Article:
In medieval Portugal, a cottage industry developed to produce straightforward handmade toothpicks, and these splints of orangewood gained a reputation for being the best in the world. Toothpicks made in the Portuguese tradition were common in Brazil in the mid-19th century when Charles Forster, an American working in the import-export trade, found them being crafted and used by natives there. It was a time when the manufacture of just about everything was becoming mechanized in America, and Forster believed that toothpicks could be mass-produced in New England at a cost that would allow them even to be exported to Brazil and compete with the handmade kind.
Since Forster had poor mechanical skills, he had to look to others for help when he retuned to Boston to take up toothpick manufacture. He found assistance first in Benjamin Franklin Sturtevant, a brilliant inventor who was concentrating on mechanizing shoe manufacturing. At the time, most shoes were held together with wooden pegs, which were pointed at one end so they could be driven like nails. Sturtevant’s genius was to devise a method for peeling logs into long, narrow, and beveled strips of thin veneer, from which the pegs could be cut and driven by machine. Forster’s genius was to see that, with only minor modifications, double-pointed toothpicks could be produced in much the same way.
Forster was soon making toothpicks in Boston, but people there did not see much point in buying quantities of what they could whittle themselves. To sell his product, Forster devised clever schemes. He hired employees to visit stores and ask for wooden toothpicks, which retailers were not accustomed to carrying. Soon after these disappointed customers left, Forster himself would come in peddling his wares wholesale. As soon as the storekeepers had toothpicks in stock, Forster’s shills would return and buy them. These were then returned to Forster, who recycled them to the trade.
In another scheme, he engaged Harvard students to eat at local restaurants and ask loudly for wooden toothpicks, which the restaurant managers soon felt obligated to provide. Having established a market in the Boston area, Forster moved his fledgling manufacturing operation to Maine, where white birch grew in abundance. With the help of Charles Freeman—a Sturtevant employee who had been assigned to develop the toothpick machinery—Forster’s mill was soon turning out toothpicks by the millions daily.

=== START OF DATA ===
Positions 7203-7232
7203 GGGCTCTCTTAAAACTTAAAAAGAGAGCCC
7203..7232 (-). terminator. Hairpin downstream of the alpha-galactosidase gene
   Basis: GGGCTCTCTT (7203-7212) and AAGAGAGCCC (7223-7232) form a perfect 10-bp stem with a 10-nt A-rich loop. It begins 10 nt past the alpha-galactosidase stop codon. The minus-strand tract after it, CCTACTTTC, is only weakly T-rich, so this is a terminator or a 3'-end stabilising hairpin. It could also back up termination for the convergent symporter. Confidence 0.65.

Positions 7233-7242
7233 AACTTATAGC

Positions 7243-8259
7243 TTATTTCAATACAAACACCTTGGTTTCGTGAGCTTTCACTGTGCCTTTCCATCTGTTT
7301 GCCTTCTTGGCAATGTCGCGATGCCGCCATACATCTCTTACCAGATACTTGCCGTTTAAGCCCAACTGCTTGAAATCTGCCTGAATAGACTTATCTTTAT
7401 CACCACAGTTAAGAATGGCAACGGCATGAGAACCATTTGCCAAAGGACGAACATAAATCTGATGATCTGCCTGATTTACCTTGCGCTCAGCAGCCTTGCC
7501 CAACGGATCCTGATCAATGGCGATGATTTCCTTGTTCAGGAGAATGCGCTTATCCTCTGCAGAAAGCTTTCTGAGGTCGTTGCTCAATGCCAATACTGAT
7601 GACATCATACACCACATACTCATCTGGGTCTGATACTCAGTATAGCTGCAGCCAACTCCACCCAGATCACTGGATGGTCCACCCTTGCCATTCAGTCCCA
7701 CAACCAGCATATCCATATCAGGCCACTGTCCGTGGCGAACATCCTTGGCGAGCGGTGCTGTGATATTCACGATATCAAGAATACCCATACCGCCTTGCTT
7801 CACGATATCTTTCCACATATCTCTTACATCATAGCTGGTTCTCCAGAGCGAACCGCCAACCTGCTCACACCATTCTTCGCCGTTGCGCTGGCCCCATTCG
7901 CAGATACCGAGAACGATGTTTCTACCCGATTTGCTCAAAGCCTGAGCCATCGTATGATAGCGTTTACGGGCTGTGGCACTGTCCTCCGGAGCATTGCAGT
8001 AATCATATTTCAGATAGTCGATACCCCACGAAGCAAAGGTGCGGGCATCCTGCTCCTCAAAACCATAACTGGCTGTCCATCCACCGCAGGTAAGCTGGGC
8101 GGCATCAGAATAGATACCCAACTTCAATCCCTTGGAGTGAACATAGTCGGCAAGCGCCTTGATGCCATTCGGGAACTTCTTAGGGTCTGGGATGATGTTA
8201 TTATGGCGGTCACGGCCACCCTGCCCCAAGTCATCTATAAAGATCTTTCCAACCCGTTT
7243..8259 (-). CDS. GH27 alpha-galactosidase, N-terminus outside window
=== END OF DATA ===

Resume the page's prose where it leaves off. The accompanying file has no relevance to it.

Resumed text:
Forster had acquired rights to Sturtevant’s patent for the wooden toothpick and the process that produced it. The Forster enterprise flourished, but when patent protection (and, thus, his monopoly) ended in 1880, competition blossomed and annual production soon reached five billion. It became fashionable for a male diner to leave a restaurant with a toothpick in his mouth and to stand about outside chewing on it. In time, women emulated the practice.
Because of the manner in which they were stamped out of veneer, the first mass-produced toothpicks were flat. Although sold by Forster under the brand name “Ideal,” such toothpicks had drawbacks. They were very flexible and had points that splintered and broke off easily. As a remedy, Freeman devised a process that compressed and rounded flat toothpicks. The new products, branded “World’s Fair,” were a vast improvement, and the patent—the rights to which were assigned to Forster—provided a new monopoly.
By the end of the 19th century, the annual production of wooden toothpicks in America exceeded ten billion. By 1910, the figure reached 25 billion, and a glut of toothpicks ensued. Companies undersold each other to the point where the price of a toothpick could not meet its manufacturing cost. It was only after the Depression and World War II that production and consumption again soared, with a record 75 billion toothpicks produced annually at mid-century.
This total dropped precipitously by the 1990s, when only a few toothpick companies remained in America. One was Diamond Brands, based in Minnesota, and the other was Forster’s original firm, which had evolved into the Forster Manufacturing Company. Forster’s main surviving plant was in the town of Strong, Maine, which had once been proud to call itself the “Toothpick Capital of the World,” and emblazoned that slogan on its fire truck. But the firm had diversified into a wide variety of wood novelty items, such as checkers and yo-yos....
China is even making “Japanese toothpicks” for export. The modern Japanese toothpick has a single point, with the other end blunt and encircled with grooves that give it a finial-like appearance. The decorated end is also functional—intended to be broken off at one of the grooves and so signal that the toothpick has been used. The broken-off part also serves as a rest to keep the soiled point from touching the table. Although it may be acceptable to pick one’s teeth at a Japanese table, it is not acceptable to lay one’s used chopsticks or toothpick on the common surface.
-The Glorious Toothpick
Related: Toothpick Sculptures